Does Concrete Burn?
Posted By:Dynamic Concrete Pumping , Date: Nov 10, 2020
Though you might not feel it on initial contact, concrete can still result in significant, painful burns or damage to the skin and other parts of the body. This is because concrete is caustic and its effects are slow to appear. If it comes in contact with skin or is inhaled, it creates chemical burns that may not appear for hours or days.
What Is a Concrete Burn?
Concrete burns can have an array of effects due to the nature of concrete. Cement itself is highly alkaline, and concrete contains abrasive aggregates that can cause small cuts. In addition, it can be in a powder format, so inhalation is possible.
With these different characteristics, concrete burns present themselves in a multitude of ways, such as redness, swelling, blistering, bleeding, itching and discoloration. If inhaled or swallowed, it can also present internal problems such as vomiting, coughing and difficulty swallowing or breathing. Skin irritation often gets worse before it gets better, due to the alkaline nature of the material.
If the cement is left for an extended period of time, concrete burns can also damage the muscle or bone.
How Do Concrete Burns Occur?
Concrete burns occur when concrete comes into contact with the skin. Typically, prolonged skin contact is due to concrete becoming trapped under gloves or clothing.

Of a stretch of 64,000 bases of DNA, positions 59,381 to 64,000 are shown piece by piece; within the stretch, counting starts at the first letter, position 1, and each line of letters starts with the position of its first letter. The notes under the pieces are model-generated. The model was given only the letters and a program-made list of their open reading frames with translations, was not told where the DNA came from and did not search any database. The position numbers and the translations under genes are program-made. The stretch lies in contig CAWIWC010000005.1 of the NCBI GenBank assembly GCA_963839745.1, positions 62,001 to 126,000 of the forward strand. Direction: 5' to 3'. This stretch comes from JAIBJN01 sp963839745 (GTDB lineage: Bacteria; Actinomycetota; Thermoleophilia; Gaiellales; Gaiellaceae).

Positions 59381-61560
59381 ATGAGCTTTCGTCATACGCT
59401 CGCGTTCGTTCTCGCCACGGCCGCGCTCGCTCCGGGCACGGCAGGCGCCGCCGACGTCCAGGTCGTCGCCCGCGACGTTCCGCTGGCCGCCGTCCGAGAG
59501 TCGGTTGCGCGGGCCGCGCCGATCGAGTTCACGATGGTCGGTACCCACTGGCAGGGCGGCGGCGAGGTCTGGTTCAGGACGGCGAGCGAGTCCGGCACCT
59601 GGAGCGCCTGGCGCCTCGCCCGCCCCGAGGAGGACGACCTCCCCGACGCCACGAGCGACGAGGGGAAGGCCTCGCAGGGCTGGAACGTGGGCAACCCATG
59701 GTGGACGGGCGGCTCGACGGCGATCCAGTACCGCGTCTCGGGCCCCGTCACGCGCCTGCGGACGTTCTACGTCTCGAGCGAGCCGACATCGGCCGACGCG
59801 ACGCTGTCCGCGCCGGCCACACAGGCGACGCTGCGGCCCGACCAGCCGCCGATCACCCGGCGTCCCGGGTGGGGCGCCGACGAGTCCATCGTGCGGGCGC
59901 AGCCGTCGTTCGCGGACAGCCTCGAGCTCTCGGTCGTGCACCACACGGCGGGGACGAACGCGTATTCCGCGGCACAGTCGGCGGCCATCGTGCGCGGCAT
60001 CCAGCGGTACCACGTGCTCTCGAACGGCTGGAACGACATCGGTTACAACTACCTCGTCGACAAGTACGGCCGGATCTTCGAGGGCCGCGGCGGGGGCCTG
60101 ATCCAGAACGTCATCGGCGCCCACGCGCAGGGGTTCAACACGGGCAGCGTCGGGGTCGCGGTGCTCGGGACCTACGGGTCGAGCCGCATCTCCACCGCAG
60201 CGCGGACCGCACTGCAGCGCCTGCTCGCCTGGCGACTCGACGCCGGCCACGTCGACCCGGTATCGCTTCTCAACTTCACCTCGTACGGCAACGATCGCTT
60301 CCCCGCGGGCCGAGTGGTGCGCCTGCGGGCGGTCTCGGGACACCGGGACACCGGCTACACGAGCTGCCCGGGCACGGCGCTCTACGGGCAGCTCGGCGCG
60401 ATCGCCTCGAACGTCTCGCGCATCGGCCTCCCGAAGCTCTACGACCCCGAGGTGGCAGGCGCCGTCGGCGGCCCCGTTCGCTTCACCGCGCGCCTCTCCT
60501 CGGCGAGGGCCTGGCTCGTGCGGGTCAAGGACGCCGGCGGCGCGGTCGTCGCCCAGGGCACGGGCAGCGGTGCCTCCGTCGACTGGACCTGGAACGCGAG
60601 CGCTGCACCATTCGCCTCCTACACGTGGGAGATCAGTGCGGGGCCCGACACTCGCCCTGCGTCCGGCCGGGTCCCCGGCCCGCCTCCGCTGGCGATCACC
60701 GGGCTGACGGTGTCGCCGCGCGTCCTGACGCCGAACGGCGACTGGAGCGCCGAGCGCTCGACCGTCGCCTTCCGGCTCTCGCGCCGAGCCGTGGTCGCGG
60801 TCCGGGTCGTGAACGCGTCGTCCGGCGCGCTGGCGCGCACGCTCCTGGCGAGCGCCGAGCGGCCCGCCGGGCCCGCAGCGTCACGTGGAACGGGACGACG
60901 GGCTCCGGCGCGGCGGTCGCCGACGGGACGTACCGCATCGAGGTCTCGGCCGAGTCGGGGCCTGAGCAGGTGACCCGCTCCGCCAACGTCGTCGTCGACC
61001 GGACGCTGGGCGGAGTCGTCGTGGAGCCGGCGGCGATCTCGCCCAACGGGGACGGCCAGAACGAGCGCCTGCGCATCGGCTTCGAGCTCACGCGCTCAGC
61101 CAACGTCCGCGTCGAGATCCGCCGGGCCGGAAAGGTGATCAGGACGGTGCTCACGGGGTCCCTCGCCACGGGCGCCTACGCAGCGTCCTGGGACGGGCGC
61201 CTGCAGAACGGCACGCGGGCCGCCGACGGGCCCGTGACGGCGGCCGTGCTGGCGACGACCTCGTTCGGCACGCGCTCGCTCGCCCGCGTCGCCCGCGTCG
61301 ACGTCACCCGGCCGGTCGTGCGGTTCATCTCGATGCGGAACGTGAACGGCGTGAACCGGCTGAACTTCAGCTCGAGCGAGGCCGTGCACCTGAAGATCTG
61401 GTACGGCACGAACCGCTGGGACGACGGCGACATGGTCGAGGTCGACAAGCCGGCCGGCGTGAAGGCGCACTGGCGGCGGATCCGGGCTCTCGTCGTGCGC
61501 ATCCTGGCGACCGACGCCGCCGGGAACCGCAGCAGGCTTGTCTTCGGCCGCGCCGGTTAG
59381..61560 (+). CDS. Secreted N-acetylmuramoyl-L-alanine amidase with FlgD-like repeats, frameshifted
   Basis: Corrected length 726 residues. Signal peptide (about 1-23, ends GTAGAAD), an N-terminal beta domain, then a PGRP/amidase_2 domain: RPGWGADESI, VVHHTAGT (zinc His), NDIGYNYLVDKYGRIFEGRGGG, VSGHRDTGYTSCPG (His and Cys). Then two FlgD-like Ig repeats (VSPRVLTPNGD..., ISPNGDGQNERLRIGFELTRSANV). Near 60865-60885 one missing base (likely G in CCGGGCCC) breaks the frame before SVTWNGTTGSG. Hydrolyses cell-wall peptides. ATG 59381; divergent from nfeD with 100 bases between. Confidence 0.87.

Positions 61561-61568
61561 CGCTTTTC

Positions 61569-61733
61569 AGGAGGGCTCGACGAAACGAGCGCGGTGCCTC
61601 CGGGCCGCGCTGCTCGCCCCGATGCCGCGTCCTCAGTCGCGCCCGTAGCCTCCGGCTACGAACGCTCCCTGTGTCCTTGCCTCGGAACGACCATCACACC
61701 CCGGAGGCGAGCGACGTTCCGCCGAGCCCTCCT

Concrete burns get worse the longer the concrete is left in contact with the body. Quite often, by the time the burn is noticed, it’s already quite severe. Keeping it off the skin is vital. Concrete powder can also be inhaled or swallowed and may lead to respiratory and gastrointestinal issues.
How to Treat a Concrete Burn
Cement burn treatment must be done carefully and must keep the alkalinity in mind. Anyone conducting first-aid should be notified that the burn is from cement. Certain treatments, such as some ointments, could trap the corrosive materials against the skin.
Here’s how concrete burn treatment should be done for the different types:
- Inhalation: Move away from the source of the concrete and get lots of fresh air.
- Swallowing: Rinse the lips and mouth thoroughly and contact a doctor if symptoms arise.
- Skin contact: Remove any contaminated clothes and rinse the area with cool water for at least 15 minutes.
If symptoms are severe or persist, contact a doctor.
Concrete Burn Prevention
To prevent concrete burns, there are several things you can do. Get in the habit of washing your hands a lot, such as before taking breaks at work, with pH-neutral soap. It’s especially important to do this before putting on gloves. If you don’t, you can trap concrete particles on your hands between the gloves and your skin. Accessories like jewelry and watches can also do this.
Work clothes can pick up lots of concrete powder, so try to keep them separate from your other clothes and change out of them before entering your vehicle. Otherwise, you risk bringing the powder home or into your car.
While concrete burns are decidedly serious, they can be avoided with the right practices and some vigilance.